The use of hospital morbidity data for surveillance of child maltreatment is not without its pitfalls, though. For a case to be coded under a definitive maltreatment code using the ICD-10-AM (International Classification of Diseases, version 10, Australian modification),11 clear clinical documentation of evidence of maltreatment is necessary. If documentation shows that an injury, for example, is queried as suspicious, but there is no documentation of further investigation being done to rule out or substantiate maltreatment, coding rules prevent the assignment of a definitive maltreatment code but allow for the case to be considered as possible maltreatment. The lack of clear, legible, concise and complete documentation is likely to result in underestimates of the true magnitude of maltreatment.7 Nevertheless, a study in the United States linking hospital morbidity data with child protection service data found that 12% more cases of maltreatment were identified using data from emergency departments and admissions compared with child protection service data alone.12 The value of linking data from multiple sources has also been highlighted in Western Australia,13 where data showed rises in both hospital morbidity rates and child protection notification rates over the same period.

One way in which documentation in medical records might be improved, enabling coding to achieve higher sensitivity, would be the use of agreed protocols for recording histories and the results of examinations and investigations in suspected cases of child maltreatment. A SCAN (suspected child abuse and neglect) medical protocol has recently been launched in NSW public hospitals for use by paediatric consultants and junior staff involved in assessing suspected cases of child maltreatment referred to them by other staff (emergency department, inpatient) or by the statutory agency, which has the legislative authority to request that carers present their child for a medical examination.14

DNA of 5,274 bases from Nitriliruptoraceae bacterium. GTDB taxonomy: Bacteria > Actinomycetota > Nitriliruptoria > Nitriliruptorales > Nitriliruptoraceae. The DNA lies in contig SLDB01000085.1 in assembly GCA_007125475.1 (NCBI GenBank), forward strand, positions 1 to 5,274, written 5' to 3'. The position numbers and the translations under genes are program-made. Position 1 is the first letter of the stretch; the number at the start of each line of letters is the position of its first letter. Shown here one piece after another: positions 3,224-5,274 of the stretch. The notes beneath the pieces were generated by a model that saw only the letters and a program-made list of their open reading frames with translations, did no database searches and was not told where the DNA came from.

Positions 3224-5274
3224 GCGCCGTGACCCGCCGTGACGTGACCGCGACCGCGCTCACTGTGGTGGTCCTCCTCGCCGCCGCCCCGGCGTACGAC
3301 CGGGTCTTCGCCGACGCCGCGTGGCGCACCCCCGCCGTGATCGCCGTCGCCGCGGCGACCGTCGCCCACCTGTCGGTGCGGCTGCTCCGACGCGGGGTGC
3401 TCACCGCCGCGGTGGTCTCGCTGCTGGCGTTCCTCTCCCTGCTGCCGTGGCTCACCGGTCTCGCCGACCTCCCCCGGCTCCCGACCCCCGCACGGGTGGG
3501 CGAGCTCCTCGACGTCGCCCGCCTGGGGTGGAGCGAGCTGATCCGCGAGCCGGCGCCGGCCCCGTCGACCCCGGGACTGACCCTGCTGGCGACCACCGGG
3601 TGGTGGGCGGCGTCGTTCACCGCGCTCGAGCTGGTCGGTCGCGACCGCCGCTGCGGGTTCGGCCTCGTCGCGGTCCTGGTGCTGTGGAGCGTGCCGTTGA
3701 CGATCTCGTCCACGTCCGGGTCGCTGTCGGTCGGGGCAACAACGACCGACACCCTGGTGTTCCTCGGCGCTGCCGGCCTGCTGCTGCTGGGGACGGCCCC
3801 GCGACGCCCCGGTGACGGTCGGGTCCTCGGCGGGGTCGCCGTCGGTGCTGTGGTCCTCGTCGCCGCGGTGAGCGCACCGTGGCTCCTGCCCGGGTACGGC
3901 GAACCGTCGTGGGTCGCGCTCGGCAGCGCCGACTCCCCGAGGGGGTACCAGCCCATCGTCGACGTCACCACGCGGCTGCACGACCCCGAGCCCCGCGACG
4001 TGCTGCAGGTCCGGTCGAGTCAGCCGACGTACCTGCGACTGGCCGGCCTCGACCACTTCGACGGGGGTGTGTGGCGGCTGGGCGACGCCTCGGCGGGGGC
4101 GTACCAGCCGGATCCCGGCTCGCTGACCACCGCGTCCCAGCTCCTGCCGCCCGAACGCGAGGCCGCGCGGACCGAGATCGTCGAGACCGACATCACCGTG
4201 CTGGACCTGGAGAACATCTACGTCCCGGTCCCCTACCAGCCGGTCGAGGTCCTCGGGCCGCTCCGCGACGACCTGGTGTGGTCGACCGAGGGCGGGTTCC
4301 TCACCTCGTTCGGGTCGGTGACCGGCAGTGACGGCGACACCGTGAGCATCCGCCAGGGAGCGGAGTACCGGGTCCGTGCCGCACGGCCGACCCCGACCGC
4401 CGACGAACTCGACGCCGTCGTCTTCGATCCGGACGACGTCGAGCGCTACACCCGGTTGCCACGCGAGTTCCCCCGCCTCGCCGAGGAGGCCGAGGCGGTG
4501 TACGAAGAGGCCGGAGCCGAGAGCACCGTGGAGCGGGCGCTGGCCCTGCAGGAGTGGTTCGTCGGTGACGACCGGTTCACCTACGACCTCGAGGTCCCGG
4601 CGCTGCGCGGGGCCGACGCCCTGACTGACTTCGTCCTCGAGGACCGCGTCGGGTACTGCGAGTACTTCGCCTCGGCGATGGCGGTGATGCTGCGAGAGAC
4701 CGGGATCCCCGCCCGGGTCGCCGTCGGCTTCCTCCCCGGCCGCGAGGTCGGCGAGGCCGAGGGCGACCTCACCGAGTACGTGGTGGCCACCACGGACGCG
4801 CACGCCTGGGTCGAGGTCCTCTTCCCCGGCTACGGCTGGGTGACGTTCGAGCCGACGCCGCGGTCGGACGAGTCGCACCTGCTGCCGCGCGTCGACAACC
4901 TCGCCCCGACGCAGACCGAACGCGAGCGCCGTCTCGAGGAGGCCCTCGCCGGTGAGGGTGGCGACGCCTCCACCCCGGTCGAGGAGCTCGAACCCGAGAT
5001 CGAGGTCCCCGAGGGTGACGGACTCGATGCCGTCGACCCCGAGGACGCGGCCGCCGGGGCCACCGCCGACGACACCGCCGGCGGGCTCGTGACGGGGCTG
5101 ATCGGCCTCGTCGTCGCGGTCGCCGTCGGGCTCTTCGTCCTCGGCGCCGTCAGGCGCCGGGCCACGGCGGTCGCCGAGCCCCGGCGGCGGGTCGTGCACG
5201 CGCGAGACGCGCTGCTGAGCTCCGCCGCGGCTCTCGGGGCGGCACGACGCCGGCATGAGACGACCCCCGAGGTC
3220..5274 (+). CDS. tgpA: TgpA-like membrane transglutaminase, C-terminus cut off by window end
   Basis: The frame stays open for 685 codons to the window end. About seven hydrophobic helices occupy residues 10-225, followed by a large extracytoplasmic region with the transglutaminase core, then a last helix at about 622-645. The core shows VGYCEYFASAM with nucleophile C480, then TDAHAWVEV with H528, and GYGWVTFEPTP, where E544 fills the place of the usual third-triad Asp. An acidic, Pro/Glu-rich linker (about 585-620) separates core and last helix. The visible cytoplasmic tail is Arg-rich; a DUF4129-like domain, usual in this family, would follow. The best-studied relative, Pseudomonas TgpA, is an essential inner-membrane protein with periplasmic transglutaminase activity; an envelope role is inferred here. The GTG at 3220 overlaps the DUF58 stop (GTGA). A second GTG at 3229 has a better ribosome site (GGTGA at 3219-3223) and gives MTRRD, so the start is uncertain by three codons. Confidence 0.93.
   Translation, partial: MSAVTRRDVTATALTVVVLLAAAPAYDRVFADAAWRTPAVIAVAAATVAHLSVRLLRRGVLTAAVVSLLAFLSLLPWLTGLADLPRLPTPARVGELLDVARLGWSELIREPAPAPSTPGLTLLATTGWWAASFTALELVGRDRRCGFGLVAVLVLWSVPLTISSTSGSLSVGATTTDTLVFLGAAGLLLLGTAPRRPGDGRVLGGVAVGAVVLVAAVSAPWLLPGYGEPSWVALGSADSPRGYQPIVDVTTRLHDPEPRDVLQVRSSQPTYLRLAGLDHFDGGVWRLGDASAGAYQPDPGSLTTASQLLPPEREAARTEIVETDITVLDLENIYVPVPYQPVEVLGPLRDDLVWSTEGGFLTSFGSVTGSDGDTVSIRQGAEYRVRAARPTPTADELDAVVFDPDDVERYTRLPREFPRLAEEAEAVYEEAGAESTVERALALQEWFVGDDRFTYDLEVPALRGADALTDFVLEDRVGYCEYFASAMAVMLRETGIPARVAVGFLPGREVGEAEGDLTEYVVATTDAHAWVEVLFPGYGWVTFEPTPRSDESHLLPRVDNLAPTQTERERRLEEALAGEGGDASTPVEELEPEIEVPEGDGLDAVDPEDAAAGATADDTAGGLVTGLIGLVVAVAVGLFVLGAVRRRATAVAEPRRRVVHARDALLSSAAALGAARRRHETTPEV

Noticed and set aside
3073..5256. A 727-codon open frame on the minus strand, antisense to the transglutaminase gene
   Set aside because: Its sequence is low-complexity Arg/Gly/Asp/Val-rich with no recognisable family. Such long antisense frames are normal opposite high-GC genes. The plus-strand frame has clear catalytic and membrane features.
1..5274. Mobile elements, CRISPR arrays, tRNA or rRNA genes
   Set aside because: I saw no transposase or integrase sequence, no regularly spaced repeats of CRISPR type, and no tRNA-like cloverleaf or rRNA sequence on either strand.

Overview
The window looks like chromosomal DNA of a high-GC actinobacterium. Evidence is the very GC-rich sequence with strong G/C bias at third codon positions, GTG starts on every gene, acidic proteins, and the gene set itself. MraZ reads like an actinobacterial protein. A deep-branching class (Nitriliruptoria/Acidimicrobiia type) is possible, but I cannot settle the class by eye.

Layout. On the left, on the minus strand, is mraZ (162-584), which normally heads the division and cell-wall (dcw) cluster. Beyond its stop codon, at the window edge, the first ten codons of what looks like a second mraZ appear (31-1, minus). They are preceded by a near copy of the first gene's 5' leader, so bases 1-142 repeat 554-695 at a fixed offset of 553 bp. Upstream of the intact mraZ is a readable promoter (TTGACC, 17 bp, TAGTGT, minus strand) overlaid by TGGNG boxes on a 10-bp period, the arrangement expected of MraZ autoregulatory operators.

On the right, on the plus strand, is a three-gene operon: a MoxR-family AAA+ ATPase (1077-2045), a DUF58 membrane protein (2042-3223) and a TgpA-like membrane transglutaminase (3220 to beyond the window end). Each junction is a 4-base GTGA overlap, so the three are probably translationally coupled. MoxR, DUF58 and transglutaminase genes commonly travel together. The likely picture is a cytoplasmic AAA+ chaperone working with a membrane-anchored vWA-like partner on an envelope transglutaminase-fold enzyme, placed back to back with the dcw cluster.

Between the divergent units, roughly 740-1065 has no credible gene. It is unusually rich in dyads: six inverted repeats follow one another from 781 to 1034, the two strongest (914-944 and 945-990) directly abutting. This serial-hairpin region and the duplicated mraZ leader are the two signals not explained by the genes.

Another way of improving the capture of possible cases of child maltreatment would be to broaden the coding rules to enable cases to be assigned definitive codes in suspected cases where there is undetermined intent or adverse social circumstances related to the injury.15

However, the challenges facing the development of more broadly based surveillance systems are considerable. For example, a review analysing the steps needed to develop a measurement system for inflicted brain injury concluded that the ideal system will need to link data from different sources — medical, legal and social service — and be maintained over time.16 This challenge reaffirms the growing recognition that “wicked” problems like child maltreatment inevitably require high-level strategic leadership and the good will of many to devise a collective solution.


Provenance: Commissioned; externally peer reviewed.

  • Graham V Vimpani1,2

  • 1 Paediatrics and Child Health, University of Newcastle, Newcastle, NSW.
  • 2 NSW Kids and Families, NSW Ministry of Health, Sydney, NSW.


Competing interests:

No relevant disclosures.

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  • 16. Runyan D. The challenges of assessing the incidence of inflicted traumatic brain injury: a world perspective. Am J Prev Med 2008; 34 (4 Suppl): S112-S115.